Cat and Dog Shedding: A Guide to Combating the Problem of Excessive Pet Hair
Cat and dog shedding can be a real nuisance. Read Petside's guide to pet shedding and arm yourself with the knowledge to combat the problem of excessive pet hair.
Excessive cat and dog shedding probably has you thinking it's impossible to rid your house of pet hair for once and for all. It's on the couch. It's all over your nice black pants. It's drifting across your living room floor like tumbleweeds on the prairie.
Pet hair, supplied by the furry friend you love. So what is the clean freak to do when it comes to dealing with that annoyingly persistent shedding that threatens to take over your furniture, your floor, your car... even your wardrobe? In order to reduce pet hair, we must understand shedding.
Why Do Cats and Dogs Shed?
Shedding is a natural process through which animals lose their existing coat and allow a new coat to come in. All fur-bearing creatures shed—including humans—although there are some cats and dogs that don't shed much (or at the least shed less than others).
While there always seems to be an ample supply of pet hair on the couch (a phenomenon we'll address below), it is important to understand that dogs and cats do not continuously grow new hair. Instead an animal's hair grows in cycles with a growth phase, a transitional (shedding) phase, and a resting phase.
These cycles are controlled primarily by the amount of light that they are exposed to, as well as the change of seasons, stress, health issues and lifestyle.
When Do Pets Shed?
When left in the hands of Mother Nature, animals typically grow new coats in the early spring and late summer months, followed by the shedding phase as the old coat falls out in the late spring and early fall months.
During the middle of summer and the middle of winter, the coat is generally in a resting phase where shedding is minimal.
However when a pet lives inside the home, this natural cycle is disturbed as the animal is constantly exposed to changes in temperature and lighting that are in direct conflict with what nature has evolved their bodies to handle. In the summer months when it would naturally be hot, the indoor dog enjoys air conditioning, and during the winter when a dog's brain expects it to be cool, we have central heat.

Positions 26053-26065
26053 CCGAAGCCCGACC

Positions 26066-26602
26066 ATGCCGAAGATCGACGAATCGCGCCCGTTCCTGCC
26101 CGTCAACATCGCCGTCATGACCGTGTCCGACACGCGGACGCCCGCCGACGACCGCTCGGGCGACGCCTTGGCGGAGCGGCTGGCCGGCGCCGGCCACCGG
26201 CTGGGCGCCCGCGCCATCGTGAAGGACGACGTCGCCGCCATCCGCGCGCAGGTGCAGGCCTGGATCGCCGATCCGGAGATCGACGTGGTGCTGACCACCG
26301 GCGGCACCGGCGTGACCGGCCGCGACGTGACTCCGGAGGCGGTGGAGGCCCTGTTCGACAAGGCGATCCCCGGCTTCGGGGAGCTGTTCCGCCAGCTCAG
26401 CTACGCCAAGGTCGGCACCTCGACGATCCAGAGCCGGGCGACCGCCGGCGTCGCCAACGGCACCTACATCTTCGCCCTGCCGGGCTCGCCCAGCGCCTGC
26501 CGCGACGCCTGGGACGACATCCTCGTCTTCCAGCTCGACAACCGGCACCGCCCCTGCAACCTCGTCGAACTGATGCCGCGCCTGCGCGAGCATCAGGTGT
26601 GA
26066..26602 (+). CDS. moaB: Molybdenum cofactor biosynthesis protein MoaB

The house pet also lives in a world of artificial interior lighting that keeps their world illuminated even when it's supposed to be dark (at night). Because an animal's coat growth is also affected by the amount of light they are exposed to--called the photoperiod--it's no wonder that a pet's natural shedding cycle is disrupted and they tend to shed all year round.
Fortunately there is an ever-growing array of deshedding tips, tricks and tools to help handle the hairy attack.
Head Off Cat and Dog Shedding with Grooming
While it is impossible to prevent a dog or cat from shedding, it is possible to reduce the nuisance unwanted hair can cause. Keep in mind that the hair is going to fall out no matter what, so our goal is simple--to remove any loose hair from pets before it falls off and takes over the house.
Regular brushing is one of the best ways to manage pet shedding and will greatly reduce the unwanted hair all over your clothes, carpet and furniture. How often should you brush? Short-haired cats and dogs benefit from weekly brushing while most medium or long-haired pets may need grooming several times a week if not daily. Brush only until you can't pinch out a tuft of hair.
A plethora of grooming brushes and combs await pet owners, however brushing a super hairy dog can be exhausting and messy. Consider letting your vacuum do the work with Bissell's Pawsitively Clean Yowza pet grooming vacuum tool that attaches to all major vacuum brands for quick and easy pet grooming. The shedding blade grabs loose hair and the vacuum suction captures the flyaways as you groom.
Bathing your pet can also be a helpful prelude to a serious grooming session, softening the coat and helping to release the maximum amount of hair. Most experts don't recommend bathing your pooch too often (you risk drying out your dog's skin), or bathing your cat at all, unless kitty is extra dirty.
Defend Your Home and Wardrobe from Cat and Dog Shedding
Finally, rid your home and wardrobe of excess pet fur by following these simple tips:
- Consider restricting pets to certain rooms of your home and use allergen-resistant covers on mattresses and pillows.
- Choose leather furniture as pet hair does not stick and can easily be brushed off. If you must choose fabric furniture, consider denim and suede--both of which are easier to remove pet hair from than fabric furniture is--or put a towel on your pets favorite place to sleep.
- Keep your closet door closed and be sure to put clothes away when you aren't wearing them.
- If your dryer has a lint trap, it will catch a lot of pet hair while your clothing is in the dryer. Clean the lint trap after every load and use a fabric softener sheet to increase its effectiveness.
- Keep a lint brush or lint roller by the door or in your car so you can quickly rid yourself of any pet hair on your clothing on the way out of the house. Rubber gloves, particularly those with ridges, and damp sponges also pick up pet hair fairly well.